One scientific insight for curriculum design

Pragmatic Education

I’ve made the case before that our curriculum and assessment isn’t designed with memory in mind. Here’s what I spoke about at ResearchEd York: what we can do to improve how much our pupils remember of what they’ve learned.

There’s a mismatch between what science suggests and what schools do on this.

A century of scientific study converges on a key insight for our design of curriculum and assessment: an insight that can be put work immediately, widely, at no cost, and to great effect.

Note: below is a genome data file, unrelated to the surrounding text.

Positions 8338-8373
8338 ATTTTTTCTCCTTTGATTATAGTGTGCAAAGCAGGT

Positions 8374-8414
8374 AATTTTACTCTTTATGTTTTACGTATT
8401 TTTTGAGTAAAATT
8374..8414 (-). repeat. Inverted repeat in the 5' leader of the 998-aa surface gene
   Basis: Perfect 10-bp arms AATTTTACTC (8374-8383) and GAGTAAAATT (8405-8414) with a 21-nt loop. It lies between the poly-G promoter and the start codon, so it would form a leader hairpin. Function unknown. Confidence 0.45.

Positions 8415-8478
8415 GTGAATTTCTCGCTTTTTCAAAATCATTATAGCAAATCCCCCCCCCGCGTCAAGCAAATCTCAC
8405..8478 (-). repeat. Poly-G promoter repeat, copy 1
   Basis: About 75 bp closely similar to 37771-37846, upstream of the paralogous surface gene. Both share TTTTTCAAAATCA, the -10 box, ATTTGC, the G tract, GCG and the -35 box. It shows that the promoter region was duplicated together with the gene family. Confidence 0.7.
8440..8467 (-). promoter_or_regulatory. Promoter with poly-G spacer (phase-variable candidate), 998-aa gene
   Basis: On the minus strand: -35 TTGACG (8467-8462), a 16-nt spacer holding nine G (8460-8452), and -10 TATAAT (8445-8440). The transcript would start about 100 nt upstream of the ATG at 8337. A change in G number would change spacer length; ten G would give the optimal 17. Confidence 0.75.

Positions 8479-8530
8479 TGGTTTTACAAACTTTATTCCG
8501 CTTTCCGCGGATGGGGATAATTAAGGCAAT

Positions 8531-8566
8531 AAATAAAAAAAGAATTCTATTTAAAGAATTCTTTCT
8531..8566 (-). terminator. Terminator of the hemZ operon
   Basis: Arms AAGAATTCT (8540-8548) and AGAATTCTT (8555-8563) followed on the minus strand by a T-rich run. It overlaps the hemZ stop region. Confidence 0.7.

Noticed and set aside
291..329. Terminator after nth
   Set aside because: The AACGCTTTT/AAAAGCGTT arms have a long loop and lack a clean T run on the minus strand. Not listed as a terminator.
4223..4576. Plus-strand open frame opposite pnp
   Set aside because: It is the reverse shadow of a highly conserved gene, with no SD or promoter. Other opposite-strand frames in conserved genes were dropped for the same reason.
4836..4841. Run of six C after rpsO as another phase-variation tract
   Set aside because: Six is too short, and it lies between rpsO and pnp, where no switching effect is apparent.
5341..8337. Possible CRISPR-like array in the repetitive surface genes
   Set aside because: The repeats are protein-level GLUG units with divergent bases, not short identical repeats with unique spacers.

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In the scientific literature there are hundreds (if not thousands!) of studies on this, some from as early as 1907, and the research in the last decade is particularly prolific:

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In 2013, five cognitive scientists (Dunlosky, Rawson, Marsh, Nathan, Willingham 2013) collated hundreds such studies and showed that practice testing has a higher utility for retention and learning than other techniques:

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